Forget Williamsburg, Cleveland is the new bohemia, declares the Wall Street Journal
Artists have long been leaders of an urban vanguard that colonizes blighted areas. Now, the current housing crisis has created a new class of urban pioneer. Nationwide, home foreclosure proceedings increased 81% in 2008 from the previous year, rising to 2.3 million, according to California-based foreclosure listing firm RealtyTrac. Homes in hard-hit cities such as Detroit and Cleveland are selling for as little as $1.
Drawn by available spaces and cheap rents, artists are filling in some of the neighborhoods being emptied by foreclosures. City officials and community groups seeking ways to stop the rash of vacancies are offering them incentives to move in, from low rents and mortgages to creative control over renovation projects.
“Artists have become the occupiers of last resort,” said Robert McNulty, president of Partners for Livable Communities, a Washington-based nonprofit organization. “The worse things get, the more creative you have to become.”
Artists and architects are buying foreclosed homes in Detroit for as little as $100. In St. Louis, artists are moving into vacant retail spaces in a shopping mall, turning stores that stood empty for more than a year into studios and event spaces for rents of $100 a month. Artspace Projects Inc., a national nonprofit development corporation, plans to create 35 live/work spaces for artists on vacant property in Hamilton, Ohio, after converting an empty car factory and an adjacent lot in Buffalo, N.Y., into 60 artists’ lofts last year.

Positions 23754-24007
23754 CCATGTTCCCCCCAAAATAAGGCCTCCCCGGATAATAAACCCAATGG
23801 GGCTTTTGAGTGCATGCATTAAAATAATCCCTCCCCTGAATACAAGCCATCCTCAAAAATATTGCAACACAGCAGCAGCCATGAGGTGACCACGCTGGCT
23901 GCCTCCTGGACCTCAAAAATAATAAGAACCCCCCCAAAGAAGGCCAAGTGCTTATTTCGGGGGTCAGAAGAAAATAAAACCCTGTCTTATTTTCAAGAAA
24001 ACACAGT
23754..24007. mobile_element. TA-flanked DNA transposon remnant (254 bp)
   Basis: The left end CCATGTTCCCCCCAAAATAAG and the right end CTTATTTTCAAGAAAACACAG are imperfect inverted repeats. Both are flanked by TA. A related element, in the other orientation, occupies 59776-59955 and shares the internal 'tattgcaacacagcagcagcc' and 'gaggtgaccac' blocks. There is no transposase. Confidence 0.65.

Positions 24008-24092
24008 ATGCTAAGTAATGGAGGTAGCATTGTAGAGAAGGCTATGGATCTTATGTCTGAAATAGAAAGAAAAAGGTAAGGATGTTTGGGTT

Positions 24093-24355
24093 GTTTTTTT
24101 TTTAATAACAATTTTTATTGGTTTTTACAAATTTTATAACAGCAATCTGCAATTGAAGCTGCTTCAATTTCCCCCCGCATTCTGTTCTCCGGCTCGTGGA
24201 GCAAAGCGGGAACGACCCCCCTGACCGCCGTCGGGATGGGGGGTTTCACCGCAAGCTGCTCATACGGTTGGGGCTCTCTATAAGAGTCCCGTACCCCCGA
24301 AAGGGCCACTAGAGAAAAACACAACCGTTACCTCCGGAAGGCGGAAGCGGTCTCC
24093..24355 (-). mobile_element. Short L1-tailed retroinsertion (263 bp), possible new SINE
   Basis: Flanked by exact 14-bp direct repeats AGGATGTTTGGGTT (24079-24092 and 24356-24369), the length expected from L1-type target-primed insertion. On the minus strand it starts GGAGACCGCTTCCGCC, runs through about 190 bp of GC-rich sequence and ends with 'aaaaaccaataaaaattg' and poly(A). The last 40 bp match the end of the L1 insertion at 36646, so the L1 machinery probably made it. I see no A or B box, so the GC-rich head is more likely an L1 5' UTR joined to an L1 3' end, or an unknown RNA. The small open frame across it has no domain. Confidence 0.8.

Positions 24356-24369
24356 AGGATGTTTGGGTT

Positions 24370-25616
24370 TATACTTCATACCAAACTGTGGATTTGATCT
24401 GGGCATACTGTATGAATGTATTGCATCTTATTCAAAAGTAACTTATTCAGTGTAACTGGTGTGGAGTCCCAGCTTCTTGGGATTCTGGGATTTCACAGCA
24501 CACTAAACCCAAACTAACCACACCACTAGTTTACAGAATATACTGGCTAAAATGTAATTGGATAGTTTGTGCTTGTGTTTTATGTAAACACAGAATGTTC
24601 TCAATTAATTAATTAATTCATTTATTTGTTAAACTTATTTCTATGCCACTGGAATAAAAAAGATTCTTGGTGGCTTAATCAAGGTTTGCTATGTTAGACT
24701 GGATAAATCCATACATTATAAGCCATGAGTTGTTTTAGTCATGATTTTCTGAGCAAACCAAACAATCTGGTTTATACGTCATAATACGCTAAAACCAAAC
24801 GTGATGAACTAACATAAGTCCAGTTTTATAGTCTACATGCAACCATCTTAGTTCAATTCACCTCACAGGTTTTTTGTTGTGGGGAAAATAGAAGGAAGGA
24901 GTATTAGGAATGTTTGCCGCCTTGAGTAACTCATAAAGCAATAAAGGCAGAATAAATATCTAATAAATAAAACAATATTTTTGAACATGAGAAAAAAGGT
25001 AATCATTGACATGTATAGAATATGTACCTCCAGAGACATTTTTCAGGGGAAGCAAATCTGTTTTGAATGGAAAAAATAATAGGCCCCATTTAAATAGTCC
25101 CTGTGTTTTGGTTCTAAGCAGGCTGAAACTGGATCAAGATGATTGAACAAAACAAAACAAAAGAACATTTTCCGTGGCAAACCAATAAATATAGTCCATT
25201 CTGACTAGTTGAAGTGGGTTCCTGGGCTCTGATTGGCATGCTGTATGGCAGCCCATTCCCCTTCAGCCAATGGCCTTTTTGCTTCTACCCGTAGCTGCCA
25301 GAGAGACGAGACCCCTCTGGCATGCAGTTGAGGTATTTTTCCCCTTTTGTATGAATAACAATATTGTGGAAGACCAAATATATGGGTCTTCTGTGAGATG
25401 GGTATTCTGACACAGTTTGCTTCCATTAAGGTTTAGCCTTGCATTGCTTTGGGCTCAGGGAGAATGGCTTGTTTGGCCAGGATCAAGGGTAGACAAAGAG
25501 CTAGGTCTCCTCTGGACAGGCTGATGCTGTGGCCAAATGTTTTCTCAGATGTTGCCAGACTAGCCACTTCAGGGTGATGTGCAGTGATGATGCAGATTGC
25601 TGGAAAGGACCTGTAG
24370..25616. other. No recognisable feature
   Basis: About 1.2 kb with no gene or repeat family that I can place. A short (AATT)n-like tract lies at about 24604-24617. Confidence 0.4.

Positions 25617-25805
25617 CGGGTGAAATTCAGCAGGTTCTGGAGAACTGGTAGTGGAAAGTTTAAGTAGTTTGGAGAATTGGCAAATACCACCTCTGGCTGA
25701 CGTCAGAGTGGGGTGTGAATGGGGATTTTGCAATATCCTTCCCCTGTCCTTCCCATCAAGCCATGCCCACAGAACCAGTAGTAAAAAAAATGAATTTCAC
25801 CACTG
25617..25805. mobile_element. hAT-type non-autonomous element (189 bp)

Cleveland is emerging as a testing ground for the strategy. With the collapse of the manufacturing industry, the city’s population has plummeted to around 430,000 residents today from nearly a million in 1950. A wave of home foreclosures has accelerated the slide. The Cuyahoga County treasurer estimates that 15,000 homes sit vacant — roughly one in 10. City officials tore down 1,000 homes last year, and more than 12,000 buildings await demolition.
Artists vs. Blight (Wall Street Journal)